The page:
They struck just before dawn on February 29, 1704—the Mohawks. Coming quickly, they climbed over the snowdrifts that had formed around the edges of the fort. Local legend has it that the watchman leaning against a house failed to see them coming. He was listening to the sounds of a mother’s lullaby. His cry to arms came too late…Read More
My grandfather died in early December of 2013. He had dementia, and it wasn’t wholly unexpected. He died on the farm. He always said that was where he wanted to die, always refusing to move--even when my dad and his sisters insisted. He loved the land more than anyone I know. For so many farmers working the land has become just another way to make money, there is nothing spiritual left in it. But for my grandfather, I think working the land, standing in a field of corn, held something holy.Read More
I was caught in a fog of subtle depravity.
That is how I would describe my first years living in Guatemala. It is terrifying what one believes to be truth and noble when done in God’s name. Evil has no boundaries.Read More
There are a thousand previous versions of myself. They are not so different from one another, some a little sassier or little quieter, a little more doubtful or a little more confident. For most of my life they have bled into one another, and it is only later I can look back and see the change.Read More
This July I became older than my older brother. It’s odd now that I’m older than him I don’t feel any more grown up than when I was younger than him. That has made me really look at my life and what I’ve done, what I want to do, and what I’m scared to do.Read More
I am a survivor of abuse and rape. I don’t ignore that reality, and I’ll never forget it. I take medicine for PTSD daily and am a client of the campus counseling center where I can get free therapy. But it’s also not my whole story. I am also a wife, a PhD student, a friend, and a daughter-in-law; but most importantly, I am a child of a loving God.Read More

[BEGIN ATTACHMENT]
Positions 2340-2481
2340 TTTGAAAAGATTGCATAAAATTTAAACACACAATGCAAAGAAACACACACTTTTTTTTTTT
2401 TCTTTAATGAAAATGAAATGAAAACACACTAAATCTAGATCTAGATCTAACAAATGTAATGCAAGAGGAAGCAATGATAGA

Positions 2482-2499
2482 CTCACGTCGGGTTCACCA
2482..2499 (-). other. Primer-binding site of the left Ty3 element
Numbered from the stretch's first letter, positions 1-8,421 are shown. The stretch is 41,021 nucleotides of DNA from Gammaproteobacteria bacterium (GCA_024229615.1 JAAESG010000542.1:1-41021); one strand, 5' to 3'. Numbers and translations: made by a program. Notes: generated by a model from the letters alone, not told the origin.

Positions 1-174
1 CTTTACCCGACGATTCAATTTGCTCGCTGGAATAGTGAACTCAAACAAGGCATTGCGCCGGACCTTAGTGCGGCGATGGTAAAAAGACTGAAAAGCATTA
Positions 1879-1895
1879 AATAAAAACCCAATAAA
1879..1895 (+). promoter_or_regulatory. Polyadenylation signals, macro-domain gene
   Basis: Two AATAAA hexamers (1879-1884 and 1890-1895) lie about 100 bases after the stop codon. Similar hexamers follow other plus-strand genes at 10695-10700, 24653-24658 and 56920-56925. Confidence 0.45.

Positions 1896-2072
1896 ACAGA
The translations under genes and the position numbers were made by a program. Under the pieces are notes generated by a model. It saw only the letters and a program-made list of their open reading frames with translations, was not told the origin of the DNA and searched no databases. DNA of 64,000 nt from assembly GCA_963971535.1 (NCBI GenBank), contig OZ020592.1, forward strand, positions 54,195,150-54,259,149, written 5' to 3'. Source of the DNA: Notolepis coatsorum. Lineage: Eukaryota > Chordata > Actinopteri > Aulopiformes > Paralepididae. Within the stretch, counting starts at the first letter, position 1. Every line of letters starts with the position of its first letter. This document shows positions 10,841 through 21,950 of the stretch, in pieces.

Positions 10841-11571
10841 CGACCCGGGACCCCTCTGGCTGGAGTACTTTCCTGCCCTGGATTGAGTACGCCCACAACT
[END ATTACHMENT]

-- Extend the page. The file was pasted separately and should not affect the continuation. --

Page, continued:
They’re at every intersection in Nashville. The people selling their papers. Sometimes I catch myself thinking, “They don’t look like they’d be homeless. Wonder what their story is.” And then I remember.Read More
I have a tattoo on my neck that reads D I V I N A.
It is the feminine term for divine, in Spanish. You see, I have chosen to affirm my greatness through my body, and I consider this tattoo a proclamation to myself and an affirmation to my female ancestors. I love this tattoo because it is an indicator for outsiders to know who they are dealing with, when they approach me.Read More
I don’t remember how old I was. Eight or nine possibly. Some details didn’t stick in this guilty memory. But I remember the restaurant. It was a cheap pizza chain. I remember the smell of heat-lamp pizza and wilted pink salad with ranch. I remember the pleasure of seeing greasy wadded up paper napkins on empty beige plates next to half-drunk red plastic cups. Empty plates meant full tummies. And of course I remember distinctly the stained industrial carpet under the tables and chairs where I crouched and hid in mortification.Read More
I cannot tell you how I first came up with the idea for HerStory without first telling you about a place called Thistle Farms. Thistle Farms is a social enterprisese and nonprofit located in Nashville, Tennessee, and during the last year of my graduate program at Vanderbilt Divinity School I was their full time intern. The company makes natural body products, healing oils, and a few household goods. But that is not what is special about Thistle Farms. Thistle Farms is special because women who have survived trafficking, addiction, and life on the street make the products. These women come to Thistle Farms in search of recovery and a new life. They are given two years of free counseling, housing, and treatment, while also being given the chance to earn a living wage and learn the skills that they need to become free and independent women. It is from these women that the idea for HerStory was born.Read More